P2P

P2P / Most Commented

What Could the RIAA's Switch in Strategy Mean?

The Wall Street Journal and others are reporting that the Recording Industry Association of America is adjusting its strategy for combating the massive infringement occasioned by the sharing of music files over the internet. Since 2003, that strategy has been to pursue copyright infringement cases against individual file sharers. The RIAA now says it will focus less on pursuing infringement litigation and more on working with internet service providers to shut down the accounts of individuals suspected of illegally trading files. more

Will Technology Solve Network Neutrality?

When I first read this post about Predictable Network Solutions on the excellent Telco 2.0 blog, I thought it was an April Fool's Day hoax. Then I remembered that it's a UK site, and some Googling confirmed that it's a real company. So my question is, will this technology -- or something like it -- eventually make network neutrality a non-issue? Or will it be the means for network operators to implement the discrimination that everyone is worried about? more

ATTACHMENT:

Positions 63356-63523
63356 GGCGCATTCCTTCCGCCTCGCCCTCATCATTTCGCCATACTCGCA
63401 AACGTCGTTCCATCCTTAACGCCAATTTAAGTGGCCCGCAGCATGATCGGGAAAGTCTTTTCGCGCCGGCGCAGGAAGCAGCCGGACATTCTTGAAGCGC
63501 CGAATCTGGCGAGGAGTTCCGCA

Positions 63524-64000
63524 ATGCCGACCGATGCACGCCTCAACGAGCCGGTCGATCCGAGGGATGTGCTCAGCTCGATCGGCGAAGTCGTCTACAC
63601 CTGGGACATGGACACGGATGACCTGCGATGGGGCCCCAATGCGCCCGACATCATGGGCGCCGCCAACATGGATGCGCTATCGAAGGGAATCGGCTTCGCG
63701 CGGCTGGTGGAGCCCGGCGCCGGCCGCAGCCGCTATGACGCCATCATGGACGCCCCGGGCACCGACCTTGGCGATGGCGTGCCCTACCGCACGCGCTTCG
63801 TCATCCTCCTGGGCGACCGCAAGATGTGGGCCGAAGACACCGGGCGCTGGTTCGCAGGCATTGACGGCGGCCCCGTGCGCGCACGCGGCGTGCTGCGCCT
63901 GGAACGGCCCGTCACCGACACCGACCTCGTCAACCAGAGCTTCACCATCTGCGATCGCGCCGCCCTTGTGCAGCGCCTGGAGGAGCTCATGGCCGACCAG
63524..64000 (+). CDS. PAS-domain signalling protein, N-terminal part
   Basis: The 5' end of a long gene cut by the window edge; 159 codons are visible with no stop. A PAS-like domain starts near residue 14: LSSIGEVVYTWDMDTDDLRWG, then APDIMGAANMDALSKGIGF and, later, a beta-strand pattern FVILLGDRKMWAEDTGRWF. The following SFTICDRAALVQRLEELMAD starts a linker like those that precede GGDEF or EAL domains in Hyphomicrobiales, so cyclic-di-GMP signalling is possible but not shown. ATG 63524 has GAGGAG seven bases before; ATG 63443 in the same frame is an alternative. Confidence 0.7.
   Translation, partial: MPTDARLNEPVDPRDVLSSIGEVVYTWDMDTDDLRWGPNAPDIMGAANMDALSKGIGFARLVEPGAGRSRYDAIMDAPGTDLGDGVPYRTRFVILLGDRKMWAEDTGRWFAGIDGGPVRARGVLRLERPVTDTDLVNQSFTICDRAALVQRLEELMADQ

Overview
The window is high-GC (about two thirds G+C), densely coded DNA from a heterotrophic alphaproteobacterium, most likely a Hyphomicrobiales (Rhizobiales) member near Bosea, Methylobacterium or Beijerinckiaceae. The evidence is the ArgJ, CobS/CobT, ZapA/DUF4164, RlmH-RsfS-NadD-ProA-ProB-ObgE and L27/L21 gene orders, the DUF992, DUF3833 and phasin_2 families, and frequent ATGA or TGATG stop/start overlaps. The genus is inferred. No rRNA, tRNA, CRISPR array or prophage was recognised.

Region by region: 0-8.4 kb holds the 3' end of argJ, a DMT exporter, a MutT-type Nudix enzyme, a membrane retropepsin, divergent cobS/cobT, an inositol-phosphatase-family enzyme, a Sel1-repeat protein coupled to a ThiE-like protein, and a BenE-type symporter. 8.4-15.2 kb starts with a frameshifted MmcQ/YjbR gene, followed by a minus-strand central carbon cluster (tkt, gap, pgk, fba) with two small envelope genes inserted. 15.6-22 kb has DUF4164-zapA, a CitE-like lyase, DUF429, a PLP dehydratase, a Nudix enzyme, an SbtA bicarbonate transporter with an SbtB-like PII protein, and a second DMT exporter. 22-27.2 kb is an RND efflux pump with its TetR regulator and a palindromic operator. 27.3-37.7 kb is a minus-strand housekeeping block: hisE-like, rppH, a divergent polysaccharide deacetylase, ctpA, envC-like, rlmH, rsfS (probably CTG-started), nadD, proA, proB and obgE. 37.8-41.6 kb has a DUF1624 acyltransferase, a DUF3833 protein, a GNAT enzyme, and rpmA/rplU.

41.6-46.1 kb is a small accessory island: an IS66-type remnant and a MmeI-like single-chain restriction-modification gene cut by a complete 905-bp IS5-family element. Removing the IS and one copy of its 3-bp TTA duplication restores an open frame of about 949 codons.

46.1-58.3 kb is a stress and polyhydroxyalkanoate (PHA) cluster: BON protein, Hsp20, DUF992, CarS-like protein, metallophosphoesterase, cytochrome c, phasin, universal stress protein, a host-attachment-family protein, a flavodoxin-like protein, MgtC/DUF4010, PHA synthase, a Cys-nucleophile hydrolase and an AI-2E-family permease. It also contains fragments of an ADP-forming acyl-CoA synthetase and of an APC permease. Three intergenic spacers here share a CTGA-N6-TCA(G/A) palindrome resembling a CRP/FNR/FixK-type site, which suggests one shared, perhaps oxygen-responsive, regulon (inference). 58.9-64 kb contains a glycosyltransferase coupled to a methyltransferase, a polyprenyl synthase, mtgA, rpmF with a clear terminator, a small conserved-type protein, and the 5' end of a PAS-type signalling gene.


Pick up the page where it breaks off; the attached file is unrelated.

Google, Service Providers and the Future of P2P

In a non-operational NANOG discussion about Google bandwidth uses, several statements were made. It all started from the following post by Mark Boolootian: "Cringley has a theory and it involves Google, video, and oversubscribed backbones..." The following comment has to be one of the most important comments in the entire article and its a bit disturbing... more

P2P as a New Spam Medium, Moving From PoC to Full Operations